It’s time to climb out of this hole, wipe the darkness away, and start to move forward again. So I reach for a tree root and pull myself toward the light. There is a time to lean into and embrace the anger . . . then it’s time to set it down. I won’t survive for long if all I do is succumb to the rage. I want to survive.

I have a Terra Cotta planter outside. It’s already cracked from the move. I think I’ll smash it against the foundation of the house. Then, I’ll climb into a hot shower, let the healing water cleanse the dirt from under my nails, and concentrate on the peace I feel as the darkness washes off and circles the drain.

I hope I sleep well tonight. I hope all the grieving mothers, I know, find peace this night. We deserve it.

Broken Heart

For the past few days I’ve been giving much thought to having a broken heart. Right after Becca was killed I remember thinking “how is my heart still beating? It should just stop.”. Before I lost my daughter I don’t think I ever gave any thought as to whether a person can die from heartache and loss.

According to science, broken heart syndrome is a real condition. Just last year we saw it happen with a famous mother and daughter. The mother died the day after her daughter passed. After reading about the condition, I’ve learned the medical term is: stress induced cardiomyopathy. Women are more likely to suffer from this than men. It’s a reaction to a surge of stress hormones. These facts are clinical. Here’s my truth about a broken heart.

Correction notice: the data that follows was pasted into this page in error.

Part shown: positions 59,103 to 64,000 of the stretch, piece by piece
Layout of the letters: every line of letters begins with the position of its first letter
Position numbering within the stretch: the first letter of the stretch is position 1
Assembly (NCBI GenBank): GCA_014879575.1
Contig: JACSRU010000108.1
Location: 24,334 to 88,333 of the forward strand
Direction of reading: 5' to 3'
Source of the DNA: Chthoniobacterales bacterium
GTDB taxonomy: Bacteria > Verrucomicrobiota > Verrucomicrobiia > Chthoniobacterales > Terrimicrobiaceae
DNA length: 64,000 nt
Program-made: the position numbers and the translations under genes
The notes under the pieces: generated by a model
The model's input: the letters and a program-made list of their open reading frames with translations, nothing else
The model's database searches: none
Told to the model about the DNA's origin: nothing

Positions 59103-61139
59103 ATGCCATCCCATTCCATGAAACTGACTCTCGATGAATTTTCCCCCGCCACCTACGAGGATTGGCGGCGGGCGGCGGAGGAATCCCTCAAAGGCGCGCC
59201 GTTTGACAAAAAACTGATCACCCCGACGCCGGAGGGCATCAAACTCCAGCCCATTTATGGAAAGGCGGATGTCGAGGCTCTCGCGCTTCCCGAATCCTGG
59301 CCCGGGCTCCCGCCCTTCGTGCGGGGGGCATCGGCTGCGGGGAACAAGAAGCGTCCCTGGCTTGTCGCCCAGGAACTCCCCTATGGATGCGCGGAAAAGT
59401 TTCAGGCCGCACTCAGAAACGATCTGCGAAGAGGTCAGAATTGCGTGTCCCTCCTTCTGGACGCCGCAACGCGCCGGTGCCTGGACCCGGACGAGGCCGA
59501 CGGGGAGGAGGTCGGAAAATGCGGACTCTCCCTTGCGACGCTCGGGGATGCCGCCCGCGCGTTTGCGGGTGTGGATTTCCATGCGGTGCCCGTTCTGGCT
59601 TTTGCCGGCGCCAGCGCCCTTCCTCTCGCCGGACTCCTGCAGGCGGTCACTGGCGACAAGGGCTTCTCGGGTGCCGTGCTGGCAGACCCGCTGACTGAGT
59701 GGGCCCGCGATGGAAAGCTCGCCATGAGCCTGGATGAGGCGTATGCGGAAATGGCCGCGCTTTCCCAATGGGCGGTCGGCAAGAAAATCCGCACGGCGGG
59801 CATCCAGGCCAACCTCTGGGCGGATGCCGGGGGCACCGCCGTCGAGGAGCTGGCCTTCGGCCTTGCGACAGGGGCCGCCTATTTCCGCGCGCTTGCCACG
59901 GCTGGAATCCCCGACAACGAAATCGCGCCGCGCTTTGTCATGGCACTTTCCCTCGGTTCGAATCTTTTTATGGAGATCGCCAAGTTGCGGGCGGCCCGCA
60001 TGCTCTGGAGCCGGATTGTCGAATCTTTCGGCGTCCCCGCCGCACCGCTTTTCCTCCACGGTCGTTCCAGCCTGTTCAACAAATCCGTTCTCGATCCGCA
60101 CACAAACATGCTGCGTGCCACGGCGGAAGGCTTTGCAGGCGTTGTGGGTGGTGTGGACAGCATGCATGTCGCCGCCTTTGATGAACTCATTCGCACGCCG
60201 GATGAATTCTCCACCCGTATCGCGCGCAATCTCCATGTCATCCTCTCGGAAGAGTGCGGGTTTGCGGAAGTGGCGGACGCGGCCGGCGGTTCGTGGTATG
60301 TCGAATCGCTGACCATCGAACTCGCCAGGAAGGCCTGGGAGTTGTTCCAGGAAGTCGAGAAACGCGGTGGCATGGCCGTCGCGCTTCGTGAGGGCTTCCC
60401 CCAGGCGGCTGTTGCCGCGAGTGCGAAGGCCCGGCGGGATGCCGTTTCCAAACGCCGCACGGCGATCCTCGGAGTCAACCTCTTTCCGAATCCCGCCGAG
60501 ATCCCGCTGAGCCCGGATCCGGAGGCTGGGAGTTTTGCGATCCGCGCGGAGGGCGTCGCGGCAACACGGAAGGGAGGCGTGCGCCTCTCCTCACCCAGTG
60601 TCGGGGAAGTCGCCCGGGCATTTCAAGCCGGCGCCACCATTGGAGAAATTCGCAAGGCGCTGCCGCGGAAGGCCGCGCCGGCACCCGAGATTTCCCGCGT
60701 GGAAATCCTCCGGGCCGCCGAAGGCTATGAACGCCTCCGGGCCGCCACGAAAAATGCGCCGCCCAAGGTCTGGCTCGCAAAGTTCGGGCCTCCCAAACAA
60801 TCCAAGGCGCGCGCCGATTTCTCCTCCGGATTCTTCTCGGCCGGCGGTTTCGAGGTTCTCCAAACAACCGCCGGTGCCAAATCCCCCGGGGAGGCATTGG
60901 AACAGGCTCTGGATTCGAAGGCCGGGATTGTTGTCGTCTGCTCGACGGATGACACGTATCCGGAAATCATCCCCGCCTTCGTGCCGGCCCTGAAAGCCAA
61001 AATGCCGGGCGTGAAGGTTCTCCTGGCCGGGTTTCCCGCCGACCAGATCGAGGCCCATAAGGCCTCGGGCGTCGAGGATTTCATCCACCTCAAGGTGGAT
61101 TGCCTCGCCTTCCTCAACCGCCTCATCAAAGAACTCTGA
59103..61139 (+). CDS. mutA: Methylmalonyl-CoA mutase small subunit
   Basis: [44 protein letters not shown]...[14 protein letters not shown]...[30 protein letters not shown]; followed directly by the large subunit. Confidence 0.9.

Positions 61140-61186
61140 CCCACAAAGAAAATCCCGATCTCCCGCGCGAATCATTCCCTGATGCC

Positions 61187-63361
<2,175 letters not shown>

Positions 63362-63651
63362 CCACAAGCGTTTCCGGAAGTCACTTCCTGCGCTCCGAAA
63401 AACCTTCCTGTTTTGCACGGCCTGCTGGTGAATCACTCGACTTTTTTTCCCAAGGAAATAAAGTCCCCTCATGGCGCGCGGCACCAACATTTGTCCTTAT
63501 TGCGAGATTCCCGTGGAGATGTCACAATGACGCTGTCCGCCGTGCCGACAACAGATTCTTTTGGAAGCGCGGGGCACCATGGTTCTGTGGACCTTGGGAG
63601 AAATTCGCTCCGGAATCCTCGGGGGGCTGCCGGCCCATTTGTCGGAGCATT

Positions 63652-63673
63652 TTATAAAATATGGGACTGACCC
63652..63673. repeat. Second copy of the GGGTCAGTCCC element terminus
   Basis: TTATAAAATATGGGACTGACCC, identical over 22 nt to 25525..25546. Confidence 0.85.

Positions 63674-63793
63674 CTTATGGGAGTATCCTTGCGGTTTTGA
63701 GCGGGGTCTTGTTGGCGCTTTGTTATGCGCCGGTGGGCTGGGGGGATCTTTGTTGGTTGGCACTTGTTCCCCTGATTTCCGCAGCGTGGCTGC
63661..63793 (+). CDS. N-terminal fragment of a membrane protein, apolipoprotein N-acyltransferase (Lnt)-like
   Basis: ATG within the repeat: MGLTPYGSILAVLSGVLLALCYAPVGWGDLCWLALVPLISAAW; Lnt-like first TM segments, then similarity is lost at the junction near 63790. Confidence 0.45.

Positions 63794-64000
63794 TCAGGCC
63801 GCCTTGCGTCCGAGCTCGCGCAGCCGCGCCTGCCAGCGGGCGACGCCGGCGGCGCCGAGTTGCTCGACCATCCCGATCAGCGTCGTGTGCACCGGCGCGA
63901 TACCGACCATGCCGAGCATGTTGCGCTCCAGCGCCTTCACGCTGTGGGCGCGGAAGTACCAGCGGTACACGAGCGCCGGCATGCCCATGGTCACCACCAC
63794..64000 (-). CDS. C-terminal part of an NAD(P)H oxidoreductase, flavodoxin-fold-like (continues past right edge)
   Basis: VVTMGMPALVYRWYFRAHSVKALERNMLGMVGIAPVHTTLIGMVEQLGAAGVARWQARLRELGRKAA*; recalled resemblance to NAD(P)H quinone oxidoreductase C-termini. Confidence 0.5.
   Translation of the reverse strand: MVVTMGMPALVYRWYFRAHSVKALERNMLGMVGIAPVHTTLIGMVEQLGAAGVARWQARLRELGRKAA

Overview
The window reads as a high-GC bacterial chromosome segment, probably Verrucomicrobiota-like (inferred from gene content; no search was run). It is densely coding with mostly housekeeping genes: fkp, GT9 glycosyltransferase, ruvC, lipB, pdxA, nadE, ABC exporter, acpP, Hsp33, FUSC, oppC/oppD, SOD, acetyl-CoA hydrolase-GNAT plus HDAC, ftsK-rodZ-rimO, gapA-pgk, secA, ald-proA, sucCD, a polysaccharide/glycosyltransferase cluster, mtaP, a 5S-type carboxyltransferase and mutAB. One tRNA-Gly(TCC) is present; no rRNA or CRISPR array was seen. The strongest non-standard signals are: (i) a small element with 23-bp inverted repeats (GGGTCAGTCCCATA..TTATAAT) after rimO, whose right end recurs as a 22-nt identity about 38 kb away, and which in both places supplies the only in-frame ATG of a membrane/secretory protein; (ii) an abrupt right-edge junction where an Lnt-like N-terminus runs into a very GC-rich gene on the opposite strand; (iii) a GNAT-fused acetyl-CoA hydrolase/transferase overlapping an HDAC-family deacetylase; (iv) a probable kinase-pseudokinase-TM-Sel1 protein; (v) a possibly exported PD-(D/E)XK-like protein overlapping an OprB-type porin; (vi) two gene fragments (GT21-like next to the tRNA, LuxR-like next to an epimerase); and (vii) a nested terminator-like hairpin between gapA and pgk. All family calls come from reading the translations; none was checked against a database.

Mine shattered when I was told my daughter was the young woman dead in the body bag. There was “proof” it was her, but I didn’t believe it until a friend came back from seeing her. He told me they unzipped the bag and let him kiss her forehead. She was still warm. Inside of my chest . . . my heart exploded. As I tried to wiggle out of the police officer’s arms, so I could run down to my daughter, my heart beat so wildly and out of time that I thought I might have a heart attack on the same highway where Becca died. There are days, still, when I wish I had.

The thought that our heart physically changes when we lose our child won’t leave me. As if it DID blow apart, but somehow, quickly knitted itself back together enough to keep my body functioning. The pieces reattached to each other, yes, but not arranged the same as before. My heart is different than it was when Becca was alive. I am different. From the smallest cells to the farthest corners of my mind, I’ve been changed.

I also believe I’ve been both weakened and strengthened. I know that sounds odd . . . and makes little sense, but I’ll do my best to explain what I mean.